4 PBO s latest forecast for the average regular EI benefits payment in 2015 is $440 per week. Benefits could be enhanced for existing recipients of regular benefits by increasing the wage replacement rate from 55 per cent of insurable earnings to 68 per cent (an average increase of $0 per week). Question 6: What was the cost of the CEIFB? The CEIFB (Canadian Employment Insurance Financing Board) was established to set the EI premium rate and manage a reserve fund. The CEIFB operated from 20 to 2013 at a cost of $4.2 million, which was funded out of EI revenues (Table 3). During this time, the rates were set instead by the Governor in Council and the reserve fund was never established. Table 3: Administration costs of the abolished CEIFB $thousands Total Cost 277 1,649 1, ,202 Source: Public Accounts of Canada. CONSIDERATIONS FOR PARLIAMENTARIANS The rate freeze announced in September 2013 and confirmed in September 20 threatens the success of the government s objectives to create a more stable and transparent premium rate setting mechanism, and to ensure EI revenues are no higher than required for EI benefits and labour market support measures. PBO has identified several key issues that parliamentarians should consider, which could help overcome the potential failure to achieve these goals: 1. Transparency in fiscal impact costing The government typically costs new policy measures that affect the consolidated revenue fund and publishes these costs in the budget. The government did not publish its estimate of the fiscal impact of the premium rate freeze. Recommendation: Parliamentarians should request that the government publish the estimated fiscal impact of the premium rate freeze. In the future, it would be best practice if the government were to publish the full estimated fiscal impact of all new measures. Parliamentarians should also request that the government publish a reconciliation of future forecast break even rates and actual break even rates (as was required of the CEIFB) so that the expost contribution to the budget outlook in 20 15, , and may be scrutinized. 2. Uncertainty and reporting requirements There are significant differences in the assumptions used by PBO, Finance Canada, and the Chief Actuary to forecast the EI Operating Account. These assumptions can lead to large differences in the forecast break even rate, particularly at the longer horizons required by the 7 year break even rate. Neither the current reports of the CEIC (Canada Employment Insurance Commission) and Chief Actuary, nor the annual budget papers, provide an official 7 year outlook for parameters that are used to forecast the budget premium rate planning assumption for 2017, and that will ultimately be used to set the rate. If the rate in 2017 is misestimated, it could require several years of capped increases or decreases to rates to eliminate the resulting surplus or deficit in the account. This acts against the goal of stable premium rates. Recommendation: Parliamentarians should request that the government s annual reporting requirements be augmented by official estimates of forecast trends in the EI program and labour market, including assumptions to arrive at the 7 year break even rate. This should be done as soon as possible so that assumptions may be scrutinized and challenged to avoid a surplus or shortfall in the budget planning assumption. 3. Pro cyclicality of the 7 year break even rate The break even mechanism will require lower contributions during good times and higher contributions during bad times. While the Governor in Council could restrict increases during a future recession, the mechanism will still call for the rate to be increased soon afterward, potentially during a tenuous recovery. Recommendation: Parliamentarians should reexamine whether pro cyclicality is appropriate for a program tied so closely to the success of the labour market. 2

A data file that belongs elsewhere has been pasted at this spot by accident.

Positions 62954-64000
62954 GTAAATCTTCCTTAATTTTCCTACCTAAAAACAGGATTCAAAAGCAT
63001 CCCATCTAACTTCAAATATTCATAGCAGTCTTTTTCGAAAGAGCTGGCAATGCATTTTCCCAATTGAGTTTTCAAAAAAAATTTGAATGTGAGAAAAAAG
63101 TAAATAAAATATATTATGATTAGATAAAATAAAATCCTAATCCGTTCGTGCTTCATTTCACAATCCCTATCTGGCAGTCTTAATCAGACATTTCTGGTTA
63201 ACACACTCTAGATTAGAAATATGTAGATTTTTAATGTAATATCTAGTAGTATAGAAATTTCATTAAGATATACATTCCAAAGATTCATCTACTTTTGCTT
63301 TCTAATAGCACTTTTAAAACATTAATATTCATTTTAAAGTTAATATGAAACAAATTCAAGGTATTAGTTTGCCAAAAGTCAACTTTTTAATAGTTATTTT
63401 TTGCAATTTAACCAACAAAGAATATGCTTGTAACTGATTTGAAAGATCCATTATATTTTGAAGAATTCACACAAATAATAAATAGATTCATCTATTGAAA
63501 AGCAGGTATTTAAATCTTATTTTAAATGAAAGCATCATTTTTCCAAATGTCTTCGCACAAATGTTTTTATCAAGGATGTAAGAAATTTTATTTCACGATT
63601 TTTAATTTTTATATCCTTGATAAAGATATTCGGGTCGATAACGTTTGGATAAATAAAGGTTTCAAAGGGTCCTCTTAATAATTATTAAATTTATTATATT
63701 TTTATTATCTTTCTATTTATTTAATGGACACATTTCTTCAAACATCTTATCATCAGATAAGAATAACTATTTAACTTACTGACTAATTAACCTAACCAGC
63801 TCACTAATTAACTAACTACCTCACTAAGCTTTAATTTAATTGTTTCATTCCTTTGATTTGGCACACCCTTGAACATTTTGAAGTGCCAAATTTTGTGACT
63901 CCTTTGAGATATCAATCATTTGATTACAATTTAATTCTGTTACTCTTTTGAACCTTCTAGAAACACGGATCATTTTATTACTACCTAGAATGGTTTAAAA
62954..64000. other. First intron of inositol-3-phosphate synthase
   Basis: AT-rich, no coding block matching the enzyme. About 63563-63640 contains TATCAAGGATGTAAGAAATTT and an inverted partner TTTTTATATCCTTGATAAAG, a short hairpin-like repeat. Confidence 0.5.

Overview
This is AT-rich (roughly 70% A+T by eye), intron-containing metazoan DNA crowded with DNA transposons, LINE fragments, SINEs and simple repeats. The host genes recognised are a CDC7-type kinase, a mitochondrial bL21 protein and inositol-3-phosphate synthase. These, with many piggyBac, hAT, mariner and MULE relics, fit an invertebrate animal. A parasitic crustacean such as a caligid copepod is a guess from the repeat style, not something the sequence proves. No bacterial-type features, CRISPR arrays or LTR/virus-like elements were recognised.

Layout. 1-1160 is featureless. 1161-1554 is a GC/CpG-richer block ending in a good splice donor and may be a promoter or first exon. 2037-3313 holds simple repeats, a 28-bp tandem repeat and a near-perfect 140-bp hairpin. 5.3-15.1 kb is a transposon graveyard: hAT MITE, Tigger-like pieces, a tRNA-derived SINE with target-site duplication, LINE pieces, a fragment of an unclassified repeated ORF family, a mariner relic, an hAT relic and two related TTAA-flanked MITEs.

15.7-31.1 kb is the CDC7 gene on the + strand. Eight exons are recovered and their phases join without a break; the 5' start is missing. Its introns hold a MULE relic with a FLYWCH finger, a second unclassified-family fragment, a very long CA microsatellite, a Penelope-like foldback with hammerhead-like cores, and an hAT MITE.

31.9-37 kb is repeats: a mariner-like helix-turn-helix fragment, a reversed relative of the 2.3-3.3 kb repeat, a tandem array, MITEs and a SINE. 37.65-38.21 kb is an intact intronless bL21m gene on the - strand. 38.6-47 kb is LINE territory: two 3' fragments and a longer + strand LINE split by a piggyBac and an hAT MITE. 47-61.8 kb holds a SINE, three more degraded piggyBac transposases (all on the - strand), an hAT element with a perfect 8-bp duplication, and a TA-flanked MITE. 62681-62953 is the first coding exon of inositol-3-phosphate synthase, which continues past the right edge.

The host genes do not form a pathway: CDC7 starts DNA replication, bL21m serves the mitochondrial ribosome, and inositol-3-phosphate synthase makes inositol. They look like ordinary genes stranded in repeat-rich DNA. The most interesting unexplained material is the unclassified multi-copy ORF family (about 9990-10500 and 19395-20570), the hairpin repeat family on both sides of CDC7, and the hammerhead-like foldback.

5 BACKGROUND AND ANALYSIS 1 RECENT POLICY CHANGES Beginning in Budget 2008, the government made several changes to the financing and administration of the Employment Insurance program. All changes were made with the intent to improve the transparency and certainty of the premium rate setting mechanism, and ensure that the contributions from workers are used only for expenses of the EI program. Creation of an independent board and a new break even rate. The Canada Employment Insurance Financing Board Act, 2008 created the CEIFB to implement an improved EI premium ratesetting mechanism and manage a separate reserve fund that could be used to finance the EI program during downturns to maintain rate stability. The CEIFB was to set the premium rate at the forecast break even rate for the upcoming year so that the account balanced over time. The forecast was to be prepared by a chief actuary hired by the CEIFB, reporting to the CEIFB board of directors, who would make the final decision. The CEIFB began operating in 20. A new EI Operating Account. In July 20, the Jobs and Economic Growth Act eliminated the Employment Insurance Account, a consolidated specified purpose account within the Accounts of Canada to notionally track EI revenues and expenses, and deemed it closed retroactively to December 31, The notional surplus in the EI Account was $57.2 billion when it was closed. The act created a new EI Operating Account to account for all credits and charges made under the Employment Insurance Act after December 31, Recession, deficits, and a cap. In its first year, the new EI Operating Account accumulated a $4.9 billion deficit as a result of high unemployment following the global financial crisis. The rate setting mechanism would have required large increases in premium rates in 20, 2011, 20, and 2013 to eliminate this deficit. The Canada Employment Insurance Financing Board Act initially limited rate increases to 15 cents. Budget 2009 froze the rate for 20 at its 2009 level. In an October 20 Order 3 in Council, the government limited the rate increase to 5 cents in 2011 and future increases to cents. The 2011 Economic and Fiscal Update announced that the increase for 20 would again be limited to 5 cents. The Jobs, Growth and Longterm Prosperity Act, 20 (Bill C 38) formally changed the cent limit to 5 cents. With the rate increases limited, a large deficit accumulated in the account, reaching as high as $9.2 billion in 2011 (Table 4). Table 4: EI premium rate cap and account balances dollars per $0 of insurable earnings, unless noted Break even rate forecast Legislated Annual balance ($b) (4.9) (3.1) (1.2) Cumulative deficit ($b) (4.9) (7.9) (9.2) (8.1) (5.8) Sources: Public Accounts of Canada, Office of the Superintendent of Financial Institutions. A 7 year break even rate and the dissolution of the independent board. Bill C 38 also provided for the premium rate to move to a 7 year break even rate after the account came into balance, and in the meantime provided for the rate to continue to be set annually by the Governor in Council on the joint recommendation of the Minister of ESDC (Employment and Social Development Canada) and the Minister of Finance. The Jobs and Growth Act, 20 (Bill C 45) temporarily suspended the CEIFB effective March 7, The CEIFB was permanently dissolved with the Economic Action Plan Act, From a cap to a freeze. The Economic Action Plan Act, No. 2, 2013 (Bill C 4) amended the Employment Insurance Act to freeze the EI Premium Rate at 1.88 in 20, 2015, and The policy announcement was accompanied by a report from the Chief Actuary updating the status of the EI Operating Account. With the data in this report, PBO was able to show that, barring a significant unexpected economic decline, a rate of 1.88 in 2015 and 2016 would be a premium rate increase compared to the rates that would have been set prior to Bill C 38 and Bill C 4 and that it